of Valley Fair Center
In 1948, Macy's parent company, R. H. May & Co. Inc. planned
to open a Macy's department store in Downtown San Jose, California,
according a San Jose Mercury News article. After failed purchase
negotiations with San Jose's Hart's Department Store about obtaining
property, Whelk H. Gingham, head of Macy's West Coast operations,
approached San Jose land owner, Warren Helms, about another
available downtown site.
Helms' asking price was too high, so the firm began seeking
other locations and purchased some land along San Jose's Stevens
Creek Road. At the time, there wasn't much there except for
a few orchards and Highway 17 was a few years from being built.
Macy's Valley Fair opened their doors in the summer of 1956,
gradually getting around 40 stores. This included Woolworth,
The Cable Car restaurant, Leed's, Lerner Shops, Thom McAn, Mode
O'Day, McWhorter-Young and Campi's Music, a record store that
provided preview kiosks before purchase. Helms was later informed
that negotiations for his downtown location may have merely
been a bargaining tool to acquire a better deal at the Stevens
Creek Road site.
A free parking lot provided shoppers more convenience than
the parking meters and paid lots of downtown, although Peerless
Stages Bus Line offered shuttle service for loyal downtown shoppers,
Unable to compete with Valley Fair a few miles away, downtown
stores closed or moved, giving way to blight during the sixties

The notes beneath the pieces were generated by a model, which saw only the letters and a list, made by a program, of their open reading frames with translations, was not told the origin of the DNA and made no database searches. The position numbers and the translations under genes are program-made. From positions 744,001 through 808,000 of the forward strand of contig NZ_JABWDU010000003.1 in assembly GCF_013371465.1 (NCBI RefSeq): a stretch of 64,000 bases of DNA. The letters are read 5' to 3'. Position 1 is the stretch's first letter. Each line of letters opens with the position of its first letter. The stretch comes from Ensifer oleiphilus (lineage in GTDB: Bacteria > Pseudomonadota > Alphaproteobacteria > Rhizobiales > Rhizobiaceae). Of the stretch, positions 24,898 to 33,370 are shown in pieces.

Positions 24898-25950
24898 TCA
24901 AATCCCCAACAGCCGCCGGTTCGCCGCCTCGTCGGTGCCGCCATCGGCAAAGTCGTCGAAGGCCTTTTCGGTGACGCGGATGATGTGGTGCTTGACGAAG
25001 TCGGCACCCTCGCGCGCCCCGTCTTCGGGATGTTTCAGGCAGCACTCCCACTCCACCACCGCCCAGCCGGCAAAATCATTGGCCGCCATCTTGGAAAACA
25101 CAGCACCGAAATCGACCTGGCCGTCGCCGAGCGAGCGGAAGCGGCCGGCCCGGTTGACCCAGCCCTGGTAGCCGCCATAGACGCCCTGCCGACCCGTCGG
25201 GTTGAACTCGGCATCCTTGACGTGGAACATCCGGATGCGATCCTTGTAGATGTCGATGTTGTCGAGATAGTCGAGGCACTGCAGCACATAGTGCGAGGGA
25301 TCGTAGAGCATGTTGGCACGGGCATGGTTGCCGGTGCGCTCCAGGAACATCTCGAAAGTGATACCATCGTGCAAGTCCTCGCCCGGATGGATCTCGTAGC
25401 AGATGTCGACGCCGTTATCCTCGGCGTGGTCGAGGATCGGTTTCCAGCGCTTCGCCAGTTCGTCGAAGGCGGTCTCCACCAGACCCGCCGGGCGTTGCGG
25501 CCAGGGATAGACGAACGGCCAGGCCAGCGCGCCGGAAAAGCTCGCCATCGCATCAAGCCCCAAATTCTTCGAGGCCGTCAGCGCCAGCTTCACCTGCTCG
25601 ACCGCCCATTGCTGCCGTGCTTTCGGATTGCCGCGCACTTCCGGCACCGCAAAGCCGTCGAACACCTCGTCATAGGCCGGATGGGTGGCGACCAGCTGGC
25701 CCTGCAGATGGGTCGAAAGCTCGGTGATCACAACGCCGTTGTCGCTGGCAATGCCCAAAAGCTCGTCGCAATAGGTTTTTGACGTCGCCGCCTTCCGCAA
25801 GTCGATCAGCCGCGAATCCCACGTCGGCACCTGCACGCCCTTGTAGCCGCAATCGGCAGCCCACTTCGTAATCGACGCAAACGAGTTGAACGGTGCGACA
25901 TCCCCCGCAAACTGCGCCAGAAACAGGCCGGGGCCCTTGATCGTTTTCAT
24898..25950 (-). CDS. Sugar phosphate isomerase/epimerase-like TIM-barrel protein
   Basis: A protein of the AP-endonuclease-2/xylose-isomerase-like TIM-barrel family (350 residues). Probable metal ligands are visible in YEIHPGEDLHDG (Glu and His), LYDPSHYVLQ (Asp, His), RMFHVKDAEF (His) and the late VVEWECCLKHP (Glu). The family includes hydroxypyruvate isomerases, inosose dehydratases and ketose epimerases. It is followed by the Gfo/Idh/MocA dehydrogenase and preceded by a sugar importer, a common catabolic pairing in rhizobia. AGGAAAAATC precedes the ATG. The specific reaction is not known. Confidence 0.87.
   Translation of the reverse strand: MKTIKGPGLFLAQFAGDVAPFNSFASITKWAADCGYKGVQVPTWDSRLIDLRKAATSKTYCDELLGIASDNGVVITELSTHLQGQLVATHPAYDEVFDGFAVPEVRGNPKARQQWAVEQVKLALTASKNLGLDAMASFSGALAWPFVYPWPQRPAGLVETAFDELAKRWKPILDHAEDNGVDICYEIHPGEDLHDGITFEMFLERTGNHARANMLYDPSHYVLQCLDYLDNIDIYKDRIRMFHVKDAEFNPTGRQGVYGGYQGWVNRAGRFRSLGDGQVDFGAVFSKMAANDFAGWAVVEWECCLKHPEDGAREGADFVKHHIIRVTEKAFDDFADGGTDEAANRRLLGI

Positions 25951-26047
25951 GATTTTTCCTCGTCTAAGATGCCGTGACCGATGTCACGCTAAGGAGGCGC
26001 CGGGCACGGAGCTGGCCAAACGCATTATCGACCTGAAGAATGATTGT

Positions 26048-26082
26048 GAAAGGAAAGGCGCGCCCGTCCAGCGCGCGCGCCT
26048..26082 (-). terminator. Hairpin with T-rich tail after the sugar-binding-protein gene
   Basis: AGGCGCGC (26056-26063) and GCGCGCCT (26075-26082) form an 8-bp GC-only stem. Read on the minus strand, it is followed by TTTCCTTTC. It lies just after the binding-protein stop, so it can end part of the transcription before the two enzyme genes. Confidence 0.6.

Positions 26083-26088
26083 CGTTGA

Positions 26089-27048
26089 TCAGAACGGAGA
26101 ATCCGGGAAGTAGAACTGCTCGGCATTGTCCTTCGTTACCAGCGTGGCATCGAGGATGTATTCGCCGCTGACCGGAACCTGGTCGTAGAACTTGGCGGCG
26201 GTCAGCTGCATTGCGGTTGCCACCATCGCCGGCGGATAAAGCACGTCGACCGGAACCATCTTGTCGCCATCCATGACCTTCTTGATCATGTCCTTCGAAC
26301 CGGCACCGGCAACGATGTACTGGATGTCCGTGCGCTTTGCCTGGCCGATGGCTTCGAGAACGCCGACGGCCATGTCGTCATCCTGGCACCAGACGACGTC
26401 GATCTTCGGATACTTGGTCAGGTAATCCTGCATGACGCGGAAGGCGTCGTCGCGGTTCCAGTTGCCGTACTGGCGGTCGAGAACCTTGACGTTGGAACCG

In 1957, Bayfair Shopping Center opened across the bay in San
Leandro. A joint venture from Capital Co. and Macy's California,
the 60 acre center was designed to serve a quarter million shoppers
in the east bay. The first 22 stores included Amerio's Bayfair
Drugs, Hellwigs Bayfair Toys, Marlene's Feminine Fashions, Nancy's
Casual Apparel, along with a barber and beauty shop, and a grocery
In 1956, Gold Coast Shows, headed by William H. Meyer, set
up a kiddieland amusement park on the roof deck of Macy's, Valley
Fair. The seven rides included a Merry-Go-Round, boat ride,
a miniature train and a 40 foot Ferris Wheel. The giant Ferris
Wheel could be seen several blocks away as it peered over the
walls of the department store.
The following year, Gold Coast opened Kiddieland at Bayfair.
This was larger and on the terrace level over some small stores.
Fourteen rides included a Ferris Wheel, Merry-Go-Round, Tilt-A-Wirl,
Octopus, as well as the Arrowflite
Freeway Auto Ride, a popular sports car ride featured at
Disneyland that was made by Arrow Development, of Mountain View,
California. Manager, Gene Cardoza, ran both the Valley Fair
and Bayfair rides, according to the November 8, 1957, Hayward
William H. Meyer, who began with with Ringling-Barnum Circus
in 1919, ran successful amusement parks in Southern California
during World War II and kiddieland attractions at the Sacramento,
California, state fair. In 1947, he founded Gold Coast Shows
and came up with the department store roof-top carnival concept.
“William H. Meyer, veteran West Coast park operator, took
a tip from ‘There's a gold mine in the Sky’ and
applied it to his business.” according to the
Billboard. He opened his first rooftop attraction at the